Liquor politics : Bihar ahead, Rajasthan way behind

Bihar will become a dry state from April 1, 2016 after Chief Minister Nitish Kumar announced on Thursday a complete ban on the sale of alcohol, keeping a promise he made prior to the recent assembly polls.

But in Rajasthan, it seems promises are made to be broken, especially in respect of liquor ban in the state.

Even though former MLA and anti-liquor crusader Gurcharan Chabbra, who died on Nov 3 this year, demanding a ban on the liquor after sitting on a fast unto death since October 2, the state government has preferred to look the other way. Chabbra was also demanding a strong lokayukta.
Although several top state ministers visited Chabbra’s house after his death, there has been on action on purna sharaabandi that he died demanding. Chabbra,66, who sat on a 45-day fast last year too broke his fast only after the state government had given a written assurance that his demands for liquor ban would be implemented. Health minister Rajendra Rathore accepted that an agreement had been reached between the state government and Chhabra for control of liquor sale.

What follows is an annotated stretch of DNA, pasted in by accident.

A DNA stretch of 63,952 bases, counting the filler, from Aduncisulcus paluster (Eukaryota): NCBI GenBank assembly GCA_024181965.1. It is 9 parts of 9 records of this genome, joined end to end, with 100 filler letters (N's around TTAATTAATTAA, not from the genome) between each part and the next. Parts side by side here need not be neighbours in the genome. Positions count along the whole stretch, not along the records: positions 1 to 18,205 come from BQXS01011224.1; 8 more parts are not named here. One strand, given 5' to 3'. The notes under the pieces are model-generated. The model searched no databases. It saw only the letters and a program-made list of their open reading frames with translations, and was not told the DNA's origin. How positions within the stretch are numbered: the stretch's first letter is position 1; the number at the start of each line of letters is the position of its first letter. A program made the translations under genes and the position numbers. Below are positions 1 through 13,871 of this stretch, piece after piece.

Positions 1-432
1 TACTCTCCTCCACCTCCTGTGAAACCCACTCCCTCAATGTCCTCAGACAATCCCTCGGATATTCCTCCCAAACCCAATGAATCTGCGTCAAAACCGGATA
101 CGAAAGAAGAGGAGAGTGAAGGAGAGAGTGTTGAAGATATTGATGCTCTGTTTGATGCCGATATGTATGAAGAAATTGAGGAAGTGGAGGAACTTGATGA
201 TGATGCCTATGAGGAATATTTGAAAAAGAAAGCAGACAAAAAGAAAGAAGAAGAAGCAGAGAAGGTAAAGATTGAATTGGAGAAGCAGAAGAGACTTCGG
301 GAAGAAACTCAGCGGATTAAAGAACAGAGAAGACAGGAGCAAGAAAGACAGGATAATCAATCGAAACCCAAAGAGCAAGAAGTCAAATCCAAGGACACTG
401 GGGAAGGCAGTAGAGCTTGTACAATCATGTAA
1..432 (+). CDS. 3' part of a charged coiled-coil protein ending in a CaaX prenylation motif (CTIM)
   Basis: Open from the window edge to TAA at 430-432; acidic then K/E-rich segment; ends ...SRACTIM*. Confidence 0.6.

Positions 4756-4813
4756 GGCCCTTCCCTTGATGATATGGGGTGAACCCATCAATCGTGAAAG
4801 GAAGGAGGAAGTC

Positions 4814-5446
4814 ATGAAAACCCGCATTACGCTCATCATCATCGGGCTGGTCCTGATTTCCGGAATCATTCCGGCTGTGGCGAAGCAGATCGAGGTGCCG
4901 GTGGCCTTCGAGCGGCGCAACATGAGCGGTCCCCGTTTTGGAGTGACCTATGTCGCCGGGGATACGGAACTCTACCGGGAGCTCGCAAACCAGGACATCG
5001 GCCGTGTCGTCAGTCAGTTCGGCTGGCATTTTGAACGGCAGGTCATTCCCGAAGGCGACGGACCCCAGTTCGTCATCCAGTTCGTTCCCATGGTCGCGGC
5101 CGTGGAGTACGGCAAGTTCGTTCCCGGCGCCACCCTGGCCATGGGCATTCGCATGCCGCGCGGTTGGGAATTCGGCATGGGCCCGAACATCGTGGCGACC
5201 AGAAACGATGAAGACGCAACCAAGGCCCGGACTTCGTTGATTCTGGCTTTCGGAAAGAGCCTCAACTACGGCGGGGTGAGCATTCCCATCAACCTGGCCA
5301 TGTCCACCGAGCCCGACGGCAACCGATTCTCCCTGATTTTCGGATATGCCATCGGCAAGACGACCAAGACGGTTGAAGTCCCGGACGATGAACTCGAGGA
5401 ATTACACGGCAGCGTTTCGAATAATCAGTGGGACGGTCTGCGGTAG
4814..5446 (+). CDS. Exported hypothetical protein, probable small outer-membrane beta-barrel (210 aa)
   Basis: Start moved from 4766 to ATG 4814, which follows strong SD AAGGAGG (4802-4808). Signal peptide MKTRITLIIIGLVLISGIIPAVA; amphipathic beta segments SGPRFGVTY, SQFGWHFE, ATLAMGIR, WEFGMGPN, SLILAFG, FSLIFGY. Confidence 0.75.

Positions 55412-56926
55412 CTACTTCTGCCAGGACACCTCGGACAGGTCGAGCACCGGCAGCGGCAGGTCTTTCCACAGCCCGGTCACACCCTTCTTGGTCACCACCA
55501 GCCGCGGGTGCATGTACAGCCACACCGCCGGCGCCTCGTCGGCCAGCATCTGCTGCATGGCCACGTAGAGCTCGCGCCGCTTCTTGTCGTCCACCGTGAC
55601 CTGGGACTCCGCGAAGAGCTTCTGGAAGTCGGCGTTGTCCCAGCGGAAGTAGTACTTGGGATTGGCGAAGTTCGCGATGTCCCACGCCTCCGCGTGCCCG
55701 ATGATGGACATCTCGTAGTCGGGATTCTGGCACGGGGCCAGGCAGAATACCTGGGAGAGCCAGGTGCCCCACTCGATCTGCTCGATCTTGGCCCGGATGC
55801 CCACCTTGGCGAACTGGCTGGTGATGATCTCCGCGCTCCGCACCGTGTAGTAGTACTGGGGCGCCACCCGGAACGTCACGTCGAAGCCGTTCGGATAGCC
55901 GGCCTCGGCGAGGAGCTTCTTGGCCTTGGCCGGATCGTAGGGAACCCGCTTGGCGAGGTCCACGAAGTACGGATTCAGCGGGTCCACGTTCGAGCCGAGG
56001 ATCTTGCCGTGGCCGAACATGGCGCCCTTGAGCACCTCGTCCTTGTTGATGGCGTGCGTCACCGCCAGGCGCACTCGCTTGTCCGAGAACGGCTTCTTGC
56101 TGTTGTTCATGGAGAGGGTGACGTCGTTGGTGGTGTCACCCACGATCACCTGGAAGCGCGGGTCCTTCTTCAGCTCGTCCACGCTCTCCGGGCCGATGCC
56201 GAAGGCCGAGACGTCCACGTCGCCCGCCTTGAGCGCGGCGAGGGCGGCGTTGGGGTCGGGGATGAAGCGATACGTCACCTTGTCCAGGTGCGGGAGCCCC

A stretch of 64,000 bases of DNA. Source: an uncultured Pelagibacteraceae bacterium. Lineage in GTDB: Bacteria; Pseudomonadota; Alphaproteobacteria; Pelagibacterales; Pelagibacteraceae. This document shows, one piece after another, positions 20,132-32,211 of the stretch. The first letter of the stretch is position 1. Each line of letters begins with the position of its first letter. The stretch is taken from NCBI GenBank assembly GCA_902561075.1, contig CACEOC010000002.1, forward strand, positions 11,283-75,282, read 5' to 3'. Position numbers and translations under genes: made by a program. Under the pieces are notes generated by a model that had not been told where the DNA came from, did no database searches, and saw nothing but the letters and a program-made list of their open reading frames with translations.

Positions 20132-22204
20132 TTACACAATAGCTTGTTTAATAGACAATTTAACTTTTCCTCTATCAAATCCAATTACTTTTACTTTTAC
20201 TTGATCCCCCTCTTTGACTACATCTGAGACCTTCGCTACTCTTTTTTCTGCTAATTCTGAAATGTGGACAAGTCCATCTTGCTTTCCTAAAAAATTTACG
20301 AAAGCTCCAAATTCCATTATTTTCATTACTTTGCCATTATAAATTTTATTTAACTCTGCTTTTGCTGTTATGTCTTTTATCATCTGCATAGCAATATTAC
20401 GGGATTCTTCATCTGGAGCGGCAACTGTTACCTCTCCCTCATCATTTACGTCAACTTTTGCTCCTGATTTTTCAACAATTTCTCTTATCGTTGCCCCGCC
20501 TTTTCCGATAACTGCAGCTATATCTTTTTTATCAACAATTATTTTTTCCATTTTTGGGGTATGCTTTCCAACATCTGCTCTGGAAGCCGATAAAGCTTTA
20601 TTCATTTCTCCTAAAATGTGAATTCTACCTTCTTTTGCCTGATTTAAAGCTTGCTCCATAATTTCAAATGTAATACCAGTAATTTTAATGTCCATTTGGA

Chabbra was of the view that if Gujarat despite of being a dry state could become a model state, why couldn’t Rajasthan do the same.
Now his daughter-in-law, Pooja Chhabra, is sitting on a fast at Jaipur’s Shaheed Smarak, where her father-in-law also started his fast.
The demands are the same that of liquor ban and a strong lokayukta. One other demand added is a martyr status for Gurucharan Chabbra as the family claims he sacrificed his life for a single cause.

Pooja had started her agitation on November 23 outside the Chief Minister’s residence at Civil Lines.

Rajasthan government’s stand is that a complete ban on liquor is impractical and the ban would only give rise to liquor mafia.It gives the examples that the state had to roll back prohibition in 1981 as it led to the emergence of mafia. Haryana, Karnataka and even the US have had to roll back prohibition for the same reasons.
The other big factor preventing complete ban is revenue earnings to the tune of Rs 6000 crore by the way of liquor sale.

In 2014-15, the Rajasthan excise department has shown a revenue of Rs 5,585.76 crore. Over the last three financial years, the department registered an increase in revenue of 21.32 per cent, 24.92 per cent and 12.13 per cent (2014-15), respectively.
Bihar, on the other hand, would lose around Rs 4000 crore on the complete liquor ban.
But for Bihar Chief Minister Nitish Kumar, a promise is a promise. For Rajasthan political stalwarts, it is just not so.

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